Why Lumber Won’t Boom In 2022

This year’s mega-bubble in lumber prices likely won’t stage a repeat performance next year. The problem is the economically sensitive housing sector is set to have a slowdown as interest rates and inflation squeeze would-be homebuyer wallets.

The result will be falling lumber prices, experts say.

“Can Lumber demand and the housing market hold up if the US economy heads into recession in 2022?,” writes Shawn Hackett in a recent report for the Hackett Money Flow Commodity Report. “ We do not believe that is can or will.”

For sure, building permits have been issued this year at a far higher rate than in 2020. The most recent statistics of a seasonally adjusted annualized rate of 1.7 million in November should look bullish for lumber prices.

The pandemic wreaked havoc on the lumber market during 2021 as families fled urban areas in favor of finding homes in suburbia or rural areas. However, that increased demand ran into problems at lumber mills who couldn’t find enough workers to process felled trees into usable building materials.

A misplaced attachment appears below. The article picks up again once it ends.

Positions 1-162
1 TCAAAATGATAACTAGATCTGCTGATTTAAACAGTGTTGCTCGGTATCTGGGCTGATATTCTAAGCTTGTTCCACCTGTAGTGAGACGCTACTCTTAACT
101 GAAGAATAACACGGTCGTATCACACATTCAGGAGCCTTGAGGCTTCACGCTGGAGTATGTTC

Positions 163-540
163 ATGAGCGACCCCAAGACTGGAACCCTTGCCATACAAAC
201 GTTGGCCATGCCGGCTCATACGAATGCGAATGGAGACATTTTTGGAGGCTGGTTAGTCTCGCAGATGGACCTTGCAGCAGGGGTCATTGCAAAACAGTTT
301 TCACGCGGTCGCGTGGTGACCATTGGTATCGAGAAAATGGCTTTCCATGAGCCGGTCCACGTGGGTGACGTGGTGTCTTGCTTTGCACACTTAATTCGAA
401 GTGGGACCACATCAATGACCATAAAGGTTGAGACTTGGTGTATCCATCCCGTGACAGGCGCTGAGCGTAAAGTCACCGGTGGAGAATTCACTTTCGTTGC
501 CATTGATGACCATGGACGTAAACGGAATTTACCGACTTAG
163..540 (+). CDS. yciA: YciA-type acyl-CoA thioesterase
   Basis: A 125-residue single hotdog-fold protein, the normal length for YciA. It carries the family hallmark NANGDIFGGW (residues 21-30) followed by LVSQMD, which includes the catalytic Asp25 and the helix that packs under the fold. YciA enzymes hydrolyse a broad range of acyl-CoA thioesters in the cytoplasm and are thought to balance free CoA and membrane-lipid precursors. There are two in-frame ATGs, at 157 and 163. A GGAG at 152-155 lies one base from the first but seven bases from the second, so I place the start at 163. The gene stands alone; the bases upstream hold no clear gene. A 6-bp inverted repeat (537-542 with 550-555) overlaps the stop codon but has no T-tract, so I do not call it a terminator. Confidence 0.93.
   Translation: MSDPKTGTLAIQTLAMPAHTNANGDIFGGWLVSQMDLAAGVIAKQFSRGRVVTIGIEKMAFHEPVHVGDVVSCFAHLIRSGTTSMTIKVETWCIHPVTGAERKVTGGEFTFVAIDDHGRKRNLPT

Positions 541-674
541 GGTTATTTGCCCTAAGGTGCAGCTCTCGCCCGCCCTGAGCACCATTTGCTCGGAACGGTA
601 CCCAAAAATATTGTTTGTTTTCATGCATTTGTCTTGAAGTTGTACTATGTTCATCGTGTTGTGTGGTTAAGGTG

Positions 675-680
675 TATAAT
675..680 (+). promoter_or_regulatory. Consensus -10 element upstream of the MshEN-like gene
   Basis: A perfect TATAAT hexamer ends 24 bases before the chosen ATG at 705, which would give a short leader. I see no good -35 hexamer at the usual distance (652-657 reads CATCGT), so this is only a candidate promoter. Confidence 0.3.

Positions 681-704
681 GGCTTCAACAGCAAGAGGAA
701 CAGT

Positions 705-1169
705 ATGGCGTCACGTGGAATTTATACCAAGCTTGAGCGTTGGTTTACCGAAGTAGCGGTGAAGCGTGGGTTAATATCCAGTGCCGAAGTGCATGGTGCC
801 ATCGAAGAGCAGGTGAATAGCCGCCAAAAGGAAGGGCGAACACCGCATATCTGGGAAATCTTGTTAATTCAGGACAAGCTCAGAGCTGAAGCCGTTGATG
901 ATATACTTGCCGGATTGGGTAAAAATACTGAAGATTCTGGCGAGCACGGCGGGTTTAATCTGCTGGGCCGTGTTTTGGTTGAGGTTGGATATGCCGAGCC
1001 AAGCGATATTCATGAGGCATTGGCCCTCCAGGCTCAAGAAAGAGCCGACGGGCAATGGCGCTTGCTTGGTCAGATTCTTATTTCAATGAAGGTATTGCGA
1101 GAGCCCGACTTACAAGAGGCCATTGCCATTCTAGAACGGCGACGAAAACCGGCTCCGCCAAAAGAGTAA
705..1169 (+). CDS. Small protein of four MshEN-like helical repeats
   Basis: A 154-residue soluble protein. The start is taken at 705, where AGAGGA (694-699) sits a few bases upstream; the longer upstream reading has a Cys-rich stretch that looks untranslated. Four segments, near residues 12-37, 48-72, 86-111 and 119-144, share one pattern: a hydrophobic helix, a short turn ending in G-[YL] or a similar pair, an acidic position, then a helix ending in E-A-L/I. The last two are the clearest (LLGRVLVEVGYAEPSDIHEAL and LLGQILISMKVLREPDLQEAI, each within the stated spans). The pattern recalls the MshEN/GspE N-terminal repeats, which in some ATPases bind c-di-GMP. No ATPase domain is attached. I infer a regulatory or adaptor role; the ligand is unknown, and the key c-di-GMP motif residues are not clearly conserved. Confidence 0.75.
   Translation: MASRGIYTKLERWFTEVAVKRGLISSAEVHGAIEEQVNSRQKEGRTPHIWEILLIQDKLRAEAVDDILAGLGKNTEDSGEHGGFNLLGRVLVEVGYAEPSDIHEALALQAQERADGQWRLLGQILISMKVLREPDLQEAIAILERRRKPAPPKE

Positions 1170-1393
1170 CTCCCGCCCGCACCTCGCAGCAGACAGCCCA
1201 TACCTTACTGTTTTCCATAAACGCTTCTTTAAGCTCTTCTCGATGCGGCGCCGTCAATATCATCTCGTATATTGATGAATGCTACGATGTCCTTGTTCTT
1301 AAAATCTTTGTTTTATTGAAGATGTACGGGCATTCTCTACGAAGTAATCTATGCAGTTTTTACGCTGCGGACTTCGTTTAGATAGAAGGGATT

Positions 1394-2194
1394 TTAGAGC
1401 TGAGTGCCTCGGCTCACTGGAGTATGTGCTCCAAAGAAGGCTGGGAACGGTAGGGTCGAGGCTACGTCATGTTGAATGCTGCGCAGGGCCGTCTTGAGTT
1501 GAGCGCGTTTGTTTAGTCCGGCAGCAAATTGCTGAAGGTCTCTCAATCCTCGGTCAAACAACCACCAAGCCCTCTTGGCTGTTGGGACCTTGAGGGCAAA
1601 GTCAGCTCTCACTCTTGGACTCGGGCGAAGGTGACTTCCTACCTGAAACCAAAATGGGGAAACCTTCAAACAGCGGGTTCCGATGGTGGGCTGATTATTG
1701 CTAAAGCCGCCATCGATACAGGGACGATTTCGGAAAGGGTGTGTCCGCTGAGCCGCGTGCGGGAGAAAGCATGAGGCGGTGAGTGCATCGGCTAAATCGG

The result was the price of lumber soared to its highest level on record in early May, reaching the staggering level of more than $1,600 per thousand board feet, up from less than $900 at the beginning of the year. Prices have subsequently dipped to $1,052 recently.

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Hackett now sees lumber prices staying subdued as recent bumper level home construction runs into the economic reality of slowing housing demand. Lumber prices are usually closely linked to the construction of new homes as wood is a major cost of building single-family homes.

The reason that homebuilding doesn’t look set to stay elevated is because of current raging inflation and the prospect of higher borrowing costs. The Federal Reserve is signaling that it will raise interest rates substantially next year, which in turn would reduce the buying power of people wanting to obtain a mortgage. It’s also noteworthy that recessions often occur close to when the Fed raises interest rates.

Separately, rising inflation, which reached 6.8% in November, is increasingly cutting into household budgets leaving potential home buyers with lower disposable income than previously.

In other words, now might not be the time to invest in lumber for the long term.

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